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Why Golf Pain Analysis Can Lead You To An Ideal Swing [E033]

golfer in full swingYou have to make sure your body can hit the ball the way YOUR body was designed too. Everyone has their own swing, style, and goals out on the course. Dr. Jason Hamed is certified through the Titleist Performance Institute and will share in this episode how you can not only find YOUR IDEAL golf swing but identifying were the golf pain that could be losing you distance and setting yourself up for injury.

Table Of Contents

An Introduction To Golf Pain

Dr. Bryan: All right, welcome back to the Wellness Connection show, I’m your host Dr. Bryan Joseph, and I am joined by my cohost, Dr Jason Hamed.

Dr. Jason: What is going on, folks?

Dr. Bryan: This is Episode 33 of The Wellness Connection show, and we started this about six months ago with the intention of helping more people get well and stay well naturally. And when we discuss that topic, it’s such a broad topic because people want to stay well for so, so many reasons. It’s not just waiting till you get sick and then trying to patch things up. So today’s episode is really one of the broader spectrums of why people want to stay well, and this is to be physically active so that you can enjoy leisure activities such as golf pain. Right?

Dr. Jason: Yeah. It’s funny because you’re the one that actually shared this with me a long time ago. I don’t know if you remember when we were talking about really what a motivating factor for someone to walk across the threshold of our office was, is it’s not so much that pain is the generator that makes someone come into an office, ours, or any doctor for that matter, but it’s what the pain is limiting them from being able to do. And you’re passionate about your hobbies and I’m passionate about mine and I think we can speak to that, is if you’re hurting and all of a sudden you can’t do something that you love to do, all of a sudden you become really motivated to make a change.

Dr. Jason’s golf injury

Dr. Jason: And I definitely see that in golf. I see that a great deal in golf. One is, having a golf club in my hand since I was a young kid, I enjoy the game a great deal. I’m an average scoring golfer, but I have a high level of passion for the game. So on my own personal journey when I hurt my back eight years ago, I was really worried I’d never be able to play golf pain again. I couldn’t even walk. Remember that?

Dr. Bryan: I do remember that and I bet you you’re not alone. A lot of people have experienced those type of things, where backyard basketball with the kids and boom, injury takes place and you’re wondering, ‘Man, am I just getting too old to do any of these things?” Or “Did I just really just hurt myself?” But golf, like what you were saying, is a great leisure activity where so frequently people probably begin to wonder or drift as they age, “Man, a lot of my friends are still playing this game. Am I going to be able to keep playing?”

Dr. Jason: Yeah, I believe the answer is yes. I really do. And I think the same thing goes with basketball or anything. But I think that you have to be smarter with your body. And specifically with golf. You know this, but our audience may not know this yet, but recently I went through some advanced training with the Titleist Performance Institute up in Chicago. And really cool when you think about how many millions of providers of healthcare, chiros, PTs, orthopedists, all throughout the world right now and only a very, very small select few actually have gone on and got this training.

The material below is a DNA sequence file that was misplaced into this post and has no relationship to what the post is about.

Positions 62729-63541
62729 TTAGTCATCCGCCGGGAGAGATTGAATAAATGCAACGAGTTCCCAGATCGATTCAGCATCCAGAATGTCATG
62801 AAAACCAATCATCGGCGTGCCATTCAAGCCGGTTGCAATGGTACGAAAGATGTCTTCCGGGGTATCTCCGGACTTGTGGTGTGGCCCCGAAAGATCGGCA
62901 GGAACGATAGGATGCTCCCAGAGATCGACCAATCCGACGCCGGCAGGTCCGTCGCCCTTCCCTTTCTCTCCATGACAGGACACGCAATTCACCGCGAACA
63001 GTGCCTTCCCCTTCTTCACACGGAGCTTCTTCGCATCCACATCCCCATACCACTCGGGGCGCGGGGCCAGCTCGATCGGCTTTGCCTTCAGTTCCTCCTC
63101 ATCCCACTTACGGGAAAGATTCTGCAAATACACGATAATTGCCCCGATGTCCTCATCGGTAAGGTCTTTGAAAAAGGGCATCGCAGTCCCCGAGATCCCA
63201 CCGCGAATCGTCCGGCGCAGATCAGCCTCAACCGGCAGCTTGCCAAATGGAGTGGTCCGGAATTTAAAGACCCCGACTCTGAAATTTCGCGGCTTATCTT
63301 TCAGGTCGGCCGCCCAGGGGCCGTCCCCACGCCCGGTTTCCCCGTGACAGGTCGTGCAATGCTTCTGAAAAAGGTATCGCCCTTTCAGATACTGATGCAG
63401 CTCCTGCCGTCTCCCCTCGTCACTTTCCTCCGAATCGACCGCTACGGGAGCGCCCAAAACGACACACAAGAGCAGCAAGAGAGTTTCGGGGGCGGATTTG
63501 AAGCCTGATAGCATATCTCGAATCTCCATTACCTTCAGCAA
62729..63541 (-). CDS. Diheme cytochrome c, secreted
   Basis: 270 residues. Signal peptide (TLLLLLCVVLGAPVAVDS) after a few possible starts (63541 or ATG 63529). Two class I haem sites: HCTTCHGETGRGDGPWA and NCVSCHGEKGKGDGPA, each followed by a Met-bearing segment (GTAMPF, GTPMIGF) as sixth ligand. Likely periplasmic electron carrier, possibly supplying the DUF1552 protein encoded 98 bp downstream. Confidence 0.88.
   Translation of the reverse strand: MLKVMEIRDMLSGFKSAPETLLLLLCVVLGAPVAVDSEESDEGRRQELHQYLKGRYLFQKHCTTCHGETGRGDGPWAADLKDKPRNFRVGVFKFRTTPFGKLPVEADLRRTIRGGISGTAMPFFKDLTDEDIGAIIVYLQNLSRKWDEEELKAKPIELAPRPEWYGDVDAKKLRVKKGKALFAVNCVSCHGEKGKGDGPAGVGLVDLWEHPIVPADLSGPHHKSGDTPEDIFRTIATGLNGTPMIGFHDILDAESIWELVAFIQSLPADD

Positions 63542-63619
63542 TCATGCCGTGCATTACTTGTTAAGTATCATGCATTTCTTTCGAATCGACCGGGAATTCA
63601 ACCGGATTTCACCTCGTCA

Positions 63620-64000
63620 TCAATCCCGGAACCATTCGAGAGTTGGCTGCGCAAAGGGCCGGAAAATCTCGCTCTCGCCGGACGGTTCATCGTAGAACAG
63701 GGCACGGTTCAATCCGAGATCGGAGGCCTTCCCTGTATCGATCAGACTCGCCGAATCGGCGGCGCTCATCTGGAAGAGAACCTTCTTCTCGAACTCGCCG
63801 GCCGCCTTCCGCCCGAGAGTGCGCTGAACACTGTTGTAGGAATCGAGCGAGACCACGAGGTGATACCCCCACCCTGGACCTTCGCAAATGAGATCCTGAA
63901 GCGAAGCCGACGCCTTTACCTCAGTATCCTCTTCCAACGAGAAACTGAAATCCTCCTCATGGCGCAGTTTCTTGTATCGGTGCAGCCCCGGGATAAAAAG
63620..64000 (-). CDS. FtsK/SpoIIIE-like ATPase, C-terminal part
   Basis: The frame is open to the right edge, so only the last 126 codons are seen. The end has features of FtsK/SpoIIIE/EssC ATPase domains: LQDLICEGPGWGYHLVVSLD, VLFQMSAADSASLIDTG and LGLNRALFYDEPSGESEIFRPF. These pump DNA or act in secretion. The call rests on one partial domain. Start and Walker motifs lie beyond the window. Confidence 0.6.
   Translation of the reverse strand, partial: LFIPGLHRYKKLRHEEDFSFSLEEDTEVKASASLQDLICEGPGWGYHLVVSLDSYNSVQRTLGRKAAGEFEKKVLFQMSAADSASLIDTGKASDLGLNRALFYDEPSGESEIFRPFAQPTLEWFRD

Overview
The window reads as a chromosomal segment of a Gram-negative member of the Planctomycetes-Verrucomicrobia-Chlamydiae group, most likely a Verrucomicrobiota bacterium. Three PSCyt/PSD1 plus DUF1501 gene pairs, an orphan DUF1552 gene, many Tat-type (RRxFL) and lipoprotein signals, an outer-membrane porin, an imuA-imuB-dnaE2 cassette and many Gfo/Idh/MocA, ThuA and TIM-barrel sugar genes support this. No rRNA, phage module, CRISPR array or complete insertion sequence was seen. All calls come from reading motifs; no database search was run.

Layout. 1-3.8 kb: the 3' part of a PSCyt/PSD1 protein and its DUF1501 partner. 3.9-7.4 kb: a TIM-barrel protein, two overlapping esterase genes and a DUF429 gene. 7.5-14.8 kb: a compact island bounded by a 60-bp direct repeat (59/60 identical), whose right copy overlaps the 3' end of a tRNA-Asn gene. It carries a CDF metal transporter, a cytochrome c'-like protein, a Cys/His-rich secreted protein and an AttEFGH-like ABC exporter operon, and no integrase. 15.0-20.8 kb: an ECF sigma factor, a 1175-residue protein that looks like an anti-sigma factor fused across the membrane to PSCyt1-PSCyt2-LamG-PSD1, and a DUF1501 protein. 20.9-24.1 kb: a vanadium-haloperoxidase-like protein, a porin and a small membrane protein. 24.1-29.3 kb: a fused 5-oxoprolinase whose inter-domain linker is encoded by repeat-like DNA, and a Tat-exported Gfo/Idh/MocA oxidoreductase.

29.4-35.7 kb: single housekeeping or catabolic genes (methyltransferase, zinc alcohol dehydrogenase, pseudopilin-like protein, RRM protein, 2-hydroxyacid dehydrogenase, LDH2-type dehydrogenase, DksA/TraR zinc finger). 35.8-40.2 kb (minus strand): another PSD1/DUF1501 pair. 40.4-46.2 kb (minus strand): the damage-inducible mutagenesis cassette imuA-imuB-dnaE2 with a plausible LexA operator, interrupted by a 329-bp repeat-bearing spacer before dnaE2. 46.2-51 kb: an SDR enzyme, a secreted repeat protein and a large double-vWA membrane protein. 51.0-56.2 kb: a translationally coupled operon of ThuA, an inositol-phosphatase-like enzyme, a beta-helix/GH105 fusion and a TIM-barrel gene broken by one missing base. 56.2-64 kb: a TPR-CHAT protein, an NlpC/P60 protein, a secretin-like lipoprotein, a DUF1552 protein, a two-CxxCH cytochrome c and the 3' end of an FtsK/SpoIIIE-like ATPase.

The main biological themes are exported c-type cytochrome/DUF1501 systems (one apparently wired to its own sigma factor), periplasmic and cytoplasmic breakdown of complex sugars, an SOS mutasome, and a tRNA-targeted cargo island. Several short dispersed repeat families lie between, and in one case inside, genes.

Getting smarter with your body

Dr. Jason: And so it’s really a science. Again, if we’re talking specifically about golf, if you want to play golf longer, if you want to feel good while you’re doing it and be able to perform really well, it’s not always about going out and get the nicest equipment, and it’s not even changing your swing. It’s just making sure your body can actually swing the club the right way. I’m not telling anyone to try to be Tiger Woods or Adam Scott-

Dr. Bryan: Or Happy Gilmore?

Dr. Jason: Or Happy Gilmore, for that matter. But you’ve got to make sure your body can at least hit the ball the way your body was designed to.

Dr. Bryan: I’ve seen you golf pain, you’ve seen me golf. We’ve played together many times, and yes, everyone’s got their own swing, everybody’s got their own style of golf and everyone’s got their own goals out on a golf course. So I think it’s very cool that obviously you’ve had a passion about golf for many years and you have pursued trying to figure out ways to help other people prevent injury and stay well for many years to come so that they can, just like you, continue to enjoy the game for many, many decades. Can you share a little bit more about what the TPI was?

What Titleist Performance Institute Is

Dr. Jason: In Titleist Performance Institute, it was again, sponsored by Titleist, one of the premier, if not the premier golf equipment companies in the golf industry. They recognized that there are certain things that prohibit people from going out and playing golf pain and they assembled an amazing team of doctors to create research, to create case studies, to have a performance lab that literally would be able to test these things. And what we found is this. The philosophy that I 100% agree with is there is no ideal golf swing, but there is, however, an ideal golf swing for you. So how I swing the club may be different than you and how someone else on TV swings a club is going to be different than the guy who sits at a desk all week long.